PwC’s managing partner in Ireland, Feargal O’Rourke, has been a leading figure in making the case for Ireland staying in the EU, not least through a prominent opinion piece in the Irish Times.  He told AB: “An overwhelming majority – 94% – of Irish business leaders confirmed in a PwC Business Leaders’ survey that Ireland should not follow the UK and exit the EU.  Since 1973, Ireland has benefitted hugely from its EU membership in terms of jobs and economic wealth for all of our citizens and it would simply make no sense for Ireland to exit the Single Market.


“I fully agree that Irish businesses, and by extension, ‘Ireland Inc’, does need to consider the implications of Brexit and plan accordingly.  However, in my view that must be in the context of Ireland remaining part of the EU, leveraging the certainty this provides including our euro exchange rate, along with the myriad of membership benefits, such as markets, tariff-free trade, people mobility, etc.  Although Brexit will present challenges for many Irish exporters, it will also present opportunities to become even bigger players in the EU.


“A potential exit from the EU would impact our ability to compete on a level playing field within the Single Market.  In the absence of new trade agreements, potential border tariffs would likely make our products and services into the EU more expensive as additional costs are passed onto the consumer.  Duty imposed on imports into Ireland would also be a real cost for Irish businesses.  We also have a thriving foreign direct investment sector.  Many multinationals have located to Ireland on the basis that they can get access to this Single Market – much more so than is the case with the UK –  and, post-Brexit, Ireland will be the only English speaking country in the EU. Then there are the implications on workforce mobility.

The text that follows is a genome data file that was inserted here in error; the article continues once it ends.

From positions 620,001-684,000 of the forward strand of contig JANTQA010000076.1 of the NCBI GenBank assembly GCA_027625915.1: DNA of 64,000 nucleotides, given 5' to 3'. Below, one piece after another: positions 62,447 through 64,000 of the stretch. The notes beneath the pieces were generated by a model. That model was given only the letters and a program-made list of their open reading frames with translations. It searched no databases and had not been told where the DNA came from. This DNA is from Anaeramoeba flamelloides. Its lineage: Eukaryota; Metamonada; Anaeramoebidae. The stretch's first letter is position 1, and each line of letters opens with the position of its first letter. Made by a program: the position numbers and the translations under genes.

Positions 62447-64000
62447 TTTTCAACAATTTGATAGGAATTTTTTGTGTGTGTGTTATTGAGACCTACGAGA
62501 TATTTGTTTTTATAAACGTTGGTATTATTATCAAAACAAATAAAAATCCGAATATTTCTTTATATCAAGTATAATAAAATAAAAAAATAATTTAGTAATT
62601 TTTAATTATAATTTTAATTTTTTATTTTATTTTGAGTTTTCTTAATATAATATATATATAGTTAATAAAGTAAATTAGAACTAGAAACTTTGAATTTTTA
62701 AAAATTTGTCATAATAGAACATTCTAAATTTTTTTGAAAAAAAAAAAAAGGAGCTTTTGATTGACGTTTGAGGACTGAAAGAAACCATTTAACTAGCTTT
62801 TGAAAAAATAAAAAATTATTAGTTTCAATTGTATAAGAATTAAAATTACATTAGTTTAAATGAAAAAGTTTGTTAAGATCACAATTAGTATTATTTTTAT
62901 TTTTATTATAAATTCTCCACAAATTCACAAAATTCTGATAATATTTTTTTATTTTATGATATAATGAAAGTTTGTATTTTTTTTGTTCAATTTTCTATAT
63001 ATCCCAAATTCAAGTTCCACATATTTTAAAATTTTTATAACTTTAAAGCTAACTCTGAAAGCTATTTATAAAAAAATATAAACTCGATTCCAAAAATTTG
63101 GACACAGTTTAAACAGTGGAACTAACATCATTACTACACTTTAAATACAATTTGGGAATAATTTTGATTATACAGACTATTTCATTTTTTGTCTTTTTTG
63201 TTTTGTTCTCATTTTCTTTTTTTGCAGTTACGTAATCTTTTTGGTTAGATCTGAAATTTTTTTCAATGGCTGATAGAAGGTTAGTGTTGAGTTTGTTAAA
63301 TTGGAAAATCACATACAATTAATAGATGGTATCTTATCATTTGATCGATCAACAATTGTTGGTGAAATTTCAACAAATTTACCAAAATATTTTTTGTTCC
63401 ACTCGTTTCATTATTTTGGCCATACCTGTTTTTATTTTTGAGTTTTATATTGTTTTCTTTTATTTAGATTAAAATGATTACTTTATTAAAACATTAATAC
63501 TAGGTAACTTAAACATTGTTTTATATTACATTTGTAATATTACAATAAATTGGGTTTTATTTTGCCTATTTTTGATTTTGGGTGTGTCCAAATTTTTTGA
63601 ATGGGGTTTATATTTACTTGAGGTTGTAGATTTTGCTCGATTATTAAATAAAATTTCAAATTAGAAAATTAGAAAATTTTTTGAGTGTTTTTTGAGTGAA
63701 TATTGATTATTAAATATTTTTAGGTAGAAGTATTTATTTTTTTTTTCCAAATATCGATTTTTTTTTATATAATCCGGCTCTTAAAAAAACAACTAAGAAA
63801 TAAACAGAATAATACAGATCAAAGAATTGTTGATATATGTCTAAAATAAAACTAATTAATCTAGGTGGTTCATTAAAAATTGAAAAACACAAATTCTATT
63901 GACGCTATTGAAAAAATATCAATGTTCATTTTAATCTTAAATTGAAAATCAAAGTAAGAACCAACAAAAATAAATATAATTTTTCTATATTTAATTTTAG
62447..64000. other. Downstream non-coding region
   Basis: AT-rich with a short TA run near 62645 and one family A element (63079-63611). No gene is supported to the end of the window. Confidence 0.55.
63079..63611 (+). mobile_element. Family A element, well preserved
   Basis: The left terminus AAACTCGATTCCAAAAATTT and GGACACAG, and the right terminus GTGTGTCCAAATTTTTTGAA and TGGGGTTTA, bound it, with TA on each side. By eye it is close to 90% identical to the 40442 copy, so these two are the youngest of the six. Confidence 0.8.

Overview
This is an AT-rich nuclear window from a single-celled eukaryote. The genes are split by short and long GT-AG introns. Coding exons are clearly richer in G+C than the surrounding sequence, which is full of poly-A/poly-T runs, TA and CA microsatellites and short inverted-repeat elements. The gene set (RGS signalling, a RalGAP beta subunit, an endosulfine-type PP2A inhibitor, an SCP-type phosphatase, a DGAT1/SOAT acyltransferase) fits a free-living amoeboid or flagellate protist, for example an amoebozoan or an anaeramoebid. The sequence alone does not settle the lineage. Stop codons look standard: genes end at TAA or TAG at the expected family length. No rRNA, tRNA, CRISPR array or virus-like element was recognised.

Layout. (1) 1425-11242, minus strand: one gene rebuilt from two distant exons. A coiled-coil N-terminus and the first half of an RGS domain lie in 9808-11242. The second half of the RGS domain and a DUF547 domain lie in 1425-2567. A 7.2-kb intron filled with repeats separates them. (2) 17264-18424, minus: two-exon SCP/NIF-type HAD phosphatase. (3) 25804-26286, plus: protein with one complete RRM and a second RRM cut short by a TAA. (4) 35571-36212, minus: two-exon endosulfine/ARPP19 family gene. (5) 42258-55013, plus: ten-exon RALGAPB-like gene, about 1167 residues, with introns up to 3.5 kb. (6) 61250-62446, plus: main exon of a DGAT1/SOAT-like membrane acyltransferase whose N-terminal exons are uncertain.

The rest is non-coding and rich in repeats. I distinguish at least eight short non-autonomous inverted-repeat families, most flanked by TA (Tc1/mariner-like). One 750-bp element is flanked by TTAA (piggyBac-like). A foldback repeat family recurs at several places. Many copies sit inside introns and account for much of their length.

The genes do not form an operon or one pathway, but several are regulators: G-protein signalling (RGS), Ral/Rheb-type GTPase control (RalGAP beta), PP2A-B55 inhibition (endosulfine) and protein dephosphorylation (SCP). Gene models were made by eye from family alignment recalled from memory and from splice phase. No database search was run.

“I have no doubt that the debate of Ireland remaining in the EU will rear its head again over the next two years.  Many Irish businesses have come through the worst recession and have shown great resilience.  I have no doubt that with our natural strengths and agility, Irish business will navigate the challenges that Brexit will bring, but importantly, as part of a wider EU community.”
While the debate has been triggered, the truth is that there is little evidence of public support for an Irexit in the wake of Brexit.  While there are campaigns with a presence on Facebook, Twitter and elsewhere urging the country to leave the EU, they have few followers.  Indeed, the Eurobarometer survey collated in a thousand interviews last November found a mere 25% of respondents favouring an exit, compared with 67% rejecting the idea.  This makes Ireland one of the seven EU member states most committed to retaining its membership – despite the looming departure of its closest trading partner.  Significantly, while freedom of movement was probably the deciding factor for Brexit, some 90% of those surveyed in Ireland favours the policy, compared to 81% in the EU as a whole.


Unless and until one of Ireland’s mainstream political parties argues for Irexit, there seems little realistic prospect of the unthinkable actually happening.


Paul Gosling